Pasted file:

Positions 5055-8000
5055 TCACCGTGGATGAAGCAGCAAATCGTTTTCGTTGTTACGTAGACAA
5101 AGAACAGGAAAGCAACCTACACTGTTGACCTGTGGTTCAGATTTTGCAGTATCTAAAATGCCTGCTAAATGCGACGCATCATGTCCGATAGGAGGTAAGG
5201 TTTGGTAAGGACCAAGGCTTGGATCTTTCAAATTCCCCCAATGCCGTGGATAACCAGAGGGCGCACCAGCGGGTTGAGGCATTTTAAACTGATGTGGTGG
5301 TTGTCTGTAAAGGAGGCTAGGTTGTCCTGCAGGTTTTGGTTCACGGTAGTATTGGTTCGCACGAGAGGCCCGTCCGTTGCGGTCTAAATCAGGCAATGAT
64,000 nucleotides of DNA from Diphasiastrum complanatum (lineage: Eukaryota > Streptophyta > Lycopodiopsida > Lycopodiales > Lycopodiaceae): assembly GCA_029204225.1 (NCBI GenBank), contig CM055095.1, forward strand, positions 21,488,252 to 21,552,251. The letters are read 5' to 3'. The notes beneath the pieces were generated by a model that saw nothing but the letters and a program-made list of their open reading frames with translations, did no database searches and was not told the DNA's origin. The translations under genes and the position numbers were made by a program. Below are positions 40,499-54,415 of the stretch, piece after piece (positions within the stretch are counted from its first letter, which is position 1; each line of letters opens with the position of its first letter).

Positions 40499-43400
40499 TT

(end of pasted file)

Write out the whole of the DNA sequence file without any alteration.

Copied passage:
Positions 5055-8000
5055 TCACCGTGGATGAAGCAGCAAATCGTTTTCGTTGTTACGTAGACAA
5101 AGAACAGGAAAGCAACCTACACTGTTGACCTGTGGTTCAGATTTTGCAGTATCTAAAATGCCTGCTAAATGCGACGCATCATGTCCGATAGGAGGTAAGG
5201 TTTGGTAAGGACCAAGGCTTGGATCTTTCAAATTCCCCCAATGCCGTGGATAACCAGAGGGCGCACCAGCGGGTTGAGGCATTTTAAACTGATGTGGTGG
5301 TTGTCTGTAAAGGAGGCTAGGTTGTCCTGCAGGTTTTGGTTCACGGTAGTATTGGTTCGCACGAGAGGCCCGTCCGTTGCGGTCTAAATCAGGCAATGAT
64,000 nucleotides of DNA from Diphasiastrum complanatum (lineage: Eukaryota > Streptophyta > Lycopodiopsida > Lycopodiales > Lycopodiaceae): assembly GCA_029204225.1 (NCBI GenBank), contig CM055095.1, forward strand, positions 21,488,252 to 21,552,251. The letters are read 5' to 3'. The notes beneath the pieces were generated by a model that saw nothing but the letters and a program-made list of their open reading frames with translations, did no database searches and was not told the DNA's origin. The translations under genes and the position numbers were made by a program. Below are positions 40,499-54,415 of the stretch, piece after piece (positions within the stretch are counted from its first letter, which is position 1; each line of letters opens with the position of its first letter).

Positions 40499-43400
40499 TT